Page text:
Schizophrenia management has been based on D2 blockade for decades, with little to no advancements in the molecular mechanisms that drive schizophrenia or the drugs used to treat the disease. An exciting era where a move away from D2 blockade has recently begun and encompasses modulation of TAAR1 and M1/M4 muscarinic receptors to mitigate the adverse effects of current therapeutics as well as significantly advance schizophrenia management.
Schizophrenia (SCZ) is a highly heritable, severely disabling, chronic neurodevelopmental brain disorder that significantly impacts social functioning, work performance, and overall patient quality of life (QoL)1,2. The World Health Organization estimates that SCZ affects 1 in 300 people, with a global prevalence of approximately 24 million3. Despite having a relatively low prevalence, SCZ has an immense global impact on healthcare resources and QoL and is one of the leading causes of disability worldwide4. Therapeutic intervention for the management of SCZ within the first 5 years after the initial episode is crucial to stop or slow the progress of the positive and negative symptoms of SCZ as well as the pathophysiologic changes and neuronal remodeling occurring in the brain during this time5. The current paradigm in the treatment of SCZ has been focused primarily on D2 receptor blockade. Although current antipsychotics demonstrate efficacy against the positive symptoms of schizophrenia, they do not effectively treat the negative or cognitive symptom domains and are associated with substantial adverse effects, including movement disorders and metabolic side effects leading to increased cardiovascular risk6,7. The shortcomings of existing agents have led investigators to explore new pathways to develop new medications with novel mechanisms of action that are safer and more effective.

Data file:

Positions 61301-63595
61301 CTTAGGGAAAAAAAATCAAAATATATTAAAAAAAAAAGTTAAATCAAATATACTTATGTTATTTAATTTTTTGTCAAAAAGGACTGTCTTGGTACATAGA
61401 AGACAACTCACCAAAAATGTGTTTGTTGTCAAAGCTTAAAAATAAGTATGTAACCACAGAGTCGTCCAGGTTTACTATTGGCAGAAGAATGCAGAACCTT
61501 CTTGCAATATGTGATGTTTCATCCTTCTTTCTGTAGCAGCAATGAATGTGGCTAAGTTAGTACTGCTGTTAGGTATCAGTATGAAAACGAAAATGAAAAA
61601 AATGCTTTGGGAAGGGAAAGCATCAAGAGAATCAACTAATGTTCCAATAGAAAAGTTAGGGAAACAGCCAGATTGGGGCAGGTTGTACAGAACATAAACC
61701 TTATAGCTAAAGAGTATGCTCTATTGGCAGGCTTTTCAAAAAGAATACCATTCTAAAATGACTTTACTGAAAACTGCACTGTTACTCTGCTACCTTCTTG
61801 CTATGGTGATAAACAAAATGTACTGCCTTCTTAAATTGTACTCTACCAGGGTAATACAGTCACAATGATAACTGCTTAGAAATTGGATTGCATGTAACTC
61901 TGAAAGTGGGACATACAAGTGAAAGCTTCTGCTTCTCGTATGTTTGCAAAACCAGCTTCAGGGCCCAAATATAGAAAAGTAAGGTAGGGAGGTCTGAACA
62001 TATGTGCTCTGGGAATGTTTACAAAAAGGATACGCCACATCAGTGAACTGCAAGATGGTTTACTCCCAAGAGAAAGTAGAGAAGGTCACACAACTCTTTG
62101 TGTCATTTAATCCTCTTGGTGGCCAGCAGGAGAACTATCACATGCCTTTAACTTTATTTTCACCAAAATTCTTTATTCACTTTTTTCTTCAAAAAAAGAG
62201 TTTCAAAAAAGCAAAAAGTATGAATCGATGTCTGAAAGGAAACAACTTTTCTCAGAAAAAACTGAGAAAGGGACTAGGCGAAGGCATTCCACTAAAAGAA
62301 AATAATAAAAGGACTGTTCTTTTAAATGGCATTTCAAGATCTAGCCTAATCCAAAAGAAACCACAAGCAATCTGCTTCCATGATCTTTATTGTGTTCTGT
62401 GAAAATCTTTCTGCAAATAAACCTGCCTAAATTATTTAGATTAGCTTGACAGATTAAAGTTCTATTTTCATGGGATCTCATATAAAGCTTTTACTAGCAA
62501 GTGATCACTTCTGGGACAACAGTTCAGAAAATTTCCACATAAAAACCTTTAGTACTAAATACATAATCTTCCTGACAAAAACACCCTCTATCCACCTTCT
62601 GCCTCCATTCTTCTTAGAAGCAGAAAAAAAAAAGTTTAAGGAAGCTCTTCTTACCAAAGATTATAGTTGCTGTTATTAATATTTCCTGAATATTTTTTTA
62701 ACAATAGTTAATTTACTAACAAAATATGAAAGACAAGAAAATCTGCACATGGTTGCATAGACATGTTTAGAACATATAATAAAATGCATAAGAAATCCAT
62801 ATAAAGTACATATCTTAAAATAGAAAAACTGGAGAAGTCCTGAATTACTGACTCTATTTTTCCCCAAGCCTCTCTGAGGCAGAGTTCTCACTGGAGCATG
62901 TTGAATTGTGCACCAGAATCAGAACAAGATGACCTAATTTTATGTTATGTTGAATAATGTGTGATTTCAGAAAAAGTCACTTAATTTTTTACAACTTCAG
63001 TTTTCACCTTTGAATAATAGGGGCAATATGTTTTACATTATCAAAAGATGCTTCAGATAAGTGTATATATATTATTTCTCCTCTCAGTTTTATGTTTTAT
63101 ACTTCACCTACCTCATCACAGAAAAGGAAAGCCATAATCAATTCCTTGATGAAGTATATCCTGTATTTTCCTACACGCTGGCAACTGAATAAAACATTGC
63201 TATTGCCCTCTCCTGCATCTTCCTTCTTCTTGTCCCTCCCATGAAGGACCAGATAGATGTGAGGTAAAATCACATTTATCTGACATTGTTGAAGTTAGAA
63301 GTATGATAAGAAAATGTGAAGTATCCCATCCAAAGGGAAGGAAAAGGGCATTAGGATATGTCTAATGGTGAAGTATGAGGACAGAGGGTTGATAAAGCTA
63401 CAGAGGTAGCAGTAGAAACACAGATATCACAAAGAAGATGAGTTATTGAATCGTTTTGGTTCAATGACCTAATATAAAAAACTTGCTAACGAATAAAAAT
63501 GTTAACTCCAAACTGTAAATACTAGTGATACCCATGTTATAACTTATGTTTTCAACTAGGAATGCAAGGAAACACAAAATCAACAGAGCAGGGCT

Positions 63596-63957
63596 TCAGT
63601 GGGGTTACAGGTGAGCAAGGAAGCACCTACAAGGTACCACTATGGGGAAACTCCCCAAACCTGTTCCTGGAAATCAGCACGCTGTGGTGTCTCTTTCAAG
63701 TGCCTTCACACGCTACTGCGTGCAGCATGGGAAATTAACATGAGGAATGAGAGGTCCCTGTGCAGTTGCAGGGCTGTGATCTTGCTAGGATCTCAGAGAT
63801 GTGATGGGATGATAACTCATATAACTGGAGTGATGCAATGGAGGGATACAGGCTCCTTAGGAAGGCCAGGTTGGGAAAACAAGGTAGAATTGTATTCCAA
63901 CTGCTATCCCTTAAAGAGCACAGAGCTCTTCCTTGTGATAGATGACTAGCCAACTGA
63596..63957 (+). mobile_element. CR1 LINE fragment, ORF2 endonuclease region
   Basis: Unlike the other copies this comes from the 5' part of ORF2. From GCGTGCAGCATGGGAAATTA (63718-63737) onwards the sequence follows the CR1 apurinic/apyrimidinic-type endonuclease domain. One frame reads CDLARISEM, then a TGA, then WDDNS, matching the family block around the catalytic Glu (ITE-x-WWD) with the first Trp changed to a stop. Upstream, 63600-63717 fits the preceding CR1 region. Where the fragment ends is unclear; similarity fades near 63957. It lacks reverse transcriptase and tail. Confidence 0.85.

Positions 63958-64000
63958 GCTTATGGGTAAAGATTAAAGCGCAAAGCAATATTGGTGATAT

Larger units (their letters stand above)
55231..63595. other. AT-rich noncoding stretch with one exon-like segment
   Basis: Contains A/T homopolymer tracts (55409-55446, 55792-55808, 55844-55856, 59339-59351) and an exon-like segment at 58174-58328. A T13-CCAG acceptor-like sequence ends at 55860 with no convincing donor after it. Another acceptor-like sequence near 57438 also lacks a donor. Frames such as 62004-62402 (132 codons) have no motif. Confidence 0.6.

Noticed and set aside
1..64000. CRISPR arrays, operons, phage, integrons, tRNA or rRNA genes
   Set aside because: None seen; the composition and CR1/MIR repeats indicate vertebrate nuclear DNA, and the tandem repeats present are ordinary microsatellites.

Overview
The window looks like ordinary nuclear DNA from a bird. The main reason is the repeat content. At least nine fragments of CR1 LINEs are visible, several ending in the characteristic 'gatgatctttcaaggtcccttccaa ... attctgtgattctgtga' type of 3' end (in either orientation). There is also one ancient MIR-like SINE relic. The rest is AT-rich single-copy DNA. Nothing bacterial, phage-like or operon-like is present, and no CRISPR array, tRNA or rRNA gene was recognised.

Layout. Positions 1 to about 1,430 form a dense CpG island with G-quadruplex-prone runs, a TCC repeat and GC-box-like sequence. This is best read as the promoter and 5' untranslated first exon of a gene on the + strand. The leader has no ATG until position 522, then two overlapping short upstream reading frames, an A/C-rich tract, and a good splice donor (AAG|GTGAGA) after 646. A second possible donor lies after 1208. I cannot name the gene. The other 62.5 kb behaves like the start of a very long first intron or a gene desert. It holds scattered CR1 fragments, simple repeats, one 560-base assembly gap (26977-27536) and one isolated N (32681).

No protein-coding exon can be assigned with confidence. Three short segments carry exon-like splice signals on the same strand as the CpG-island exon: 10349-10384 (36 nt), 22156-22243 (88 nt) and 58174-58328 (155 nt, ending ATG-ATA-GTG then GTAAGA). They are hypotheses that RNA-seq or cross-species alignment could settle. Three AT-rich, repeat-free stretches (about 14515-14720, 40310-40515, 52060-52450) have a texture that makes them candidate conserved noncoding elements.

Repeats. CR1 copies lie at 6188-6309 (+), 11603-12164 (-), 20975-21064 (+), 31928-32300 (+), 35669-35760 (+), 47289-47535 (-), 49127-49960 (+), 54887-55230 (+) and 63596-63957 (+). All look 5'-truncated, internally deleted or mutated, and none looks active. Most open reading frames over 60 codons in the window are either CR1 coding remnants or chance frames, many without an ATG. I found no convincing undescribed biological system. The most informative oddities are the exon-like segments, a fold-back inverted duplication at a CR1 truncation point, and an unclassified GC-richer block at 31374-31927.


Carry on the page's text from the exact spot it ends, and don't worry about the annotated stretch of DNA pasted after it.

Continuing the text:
Newly Discovered Pathomechanisms that Drive Schizophrenia
Research suggests that a combination of physical, genetic, psychological, and environmental factors make an individual more susceptible to SCZ; however, some people are more prone to SCZ, where a stressful or emotional life event might trigger a psychotic episode8. Unfortunately, it is unknown why some individuals develop SCZ symptoms, and others do not. The complexity and heterogeneity of SCZ lend to the clinical challenges in treating SCZ. While the mechanisms that drive SCZ are intricate and relatively defined, the etiology of SCZ remains unclear1. The pathomechanisms of SCZ, once thought to be dopamine centric after decades of research, have been found to be extremely complicated and encompass numerous neuronal brain abnormalities and pathways.
With advances in academic and clinical research, the ideology of a single receptor to treat a multifaceted disease has shifted. Scientists have uncovered 3 emergent molecular pathways that offer new approaches to SCZ treatment management:
TAAR1 Receptors – Targeting the trace amine-associated receptor 1 (TAAR1) mechanism of action increases monoamines at the synaptic cleft of neurons. This increase induces the activation of G protein-coupled inwardly rectifying potassium channels, reducing synaptic firing of dopaminergic neurons, thus producing a hyperdopaminergic state9.
M1 and M4 Muscarinic Receptors - Muscarinic M1 and M4 receptors are expressed ubiquitously; however, activation of M1 and M4 receptors in the central nervous system regulates key dopaminergic and glutamatergic circuits in the brain that are believed to be imbalanced in patients suffering SCZ. Furthermore, cholinergic signaling through M1 and M4 receptors can robustly modulate circuitry involved in mediating positive, negative, and cognitive symptoms of SCZ10.